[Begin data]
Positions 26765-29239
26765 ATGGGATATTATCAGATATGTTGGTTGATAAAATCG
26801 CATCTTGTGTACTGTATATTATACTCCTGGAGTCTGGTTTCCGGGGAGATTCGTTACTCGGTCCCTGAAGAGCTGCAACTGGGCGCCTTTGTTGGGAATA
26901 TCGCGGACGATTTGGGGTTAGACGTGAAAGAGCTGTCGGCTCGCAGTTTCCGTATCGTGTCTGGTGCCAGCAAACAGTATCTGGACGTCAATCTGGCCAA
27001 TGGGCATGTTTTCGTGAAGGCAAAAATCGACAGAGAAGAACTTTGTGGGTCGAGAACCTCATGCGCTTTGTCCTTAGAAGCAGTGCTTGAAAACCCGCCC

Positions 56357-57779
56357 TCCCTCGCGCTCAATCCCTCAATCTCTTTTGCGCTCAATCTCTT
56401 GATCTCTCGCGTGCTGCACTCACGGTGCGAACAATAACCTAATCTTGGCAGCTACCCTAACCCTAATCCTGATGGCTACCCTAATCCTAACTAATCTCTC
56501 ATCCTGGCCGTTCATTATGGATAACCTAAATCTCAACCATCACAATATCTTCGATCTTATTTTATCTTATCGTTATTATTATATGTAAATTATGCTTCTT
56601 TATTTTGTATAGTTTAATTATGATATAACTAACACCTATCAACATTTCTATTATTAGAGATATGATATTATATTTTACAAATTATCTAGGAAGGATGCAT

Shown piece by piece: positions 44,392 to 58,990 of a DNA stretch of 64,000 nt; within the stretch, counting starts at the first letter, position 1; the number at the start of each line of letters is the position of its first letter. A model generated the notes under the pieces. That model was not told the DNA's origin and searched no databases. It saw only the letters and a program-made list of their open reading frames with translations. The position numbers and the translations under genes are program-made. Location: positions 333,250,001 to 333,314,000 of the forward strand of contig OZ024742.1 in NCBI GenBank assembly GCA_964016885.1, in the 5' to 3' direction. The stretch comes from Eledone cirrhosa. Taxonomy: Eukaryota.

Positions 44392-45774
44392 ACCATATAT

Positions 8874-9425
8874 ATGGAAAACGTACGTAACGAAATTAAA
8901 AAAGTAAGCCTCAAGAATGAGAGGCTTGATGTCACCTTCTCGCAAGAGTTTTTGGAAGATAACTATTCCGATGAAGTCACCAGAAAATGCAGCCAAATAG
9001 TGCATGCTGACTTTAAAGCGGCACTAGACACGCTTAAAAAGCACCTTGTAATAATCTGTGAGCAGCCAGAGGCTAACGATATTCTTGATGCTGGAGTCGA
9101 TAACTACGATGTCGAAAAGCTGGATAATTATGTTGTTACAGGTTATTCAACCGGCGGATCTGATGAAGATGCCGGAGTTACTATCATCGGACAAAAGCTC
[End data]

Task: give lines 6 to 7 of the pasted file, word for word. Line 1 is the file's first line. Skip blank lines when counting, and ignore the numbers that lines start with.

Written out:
Positions 56357-57779
56357 TCCCTCGCGCTCAATCCCTCAATCTCTTTTGCGCTCAATCTCTT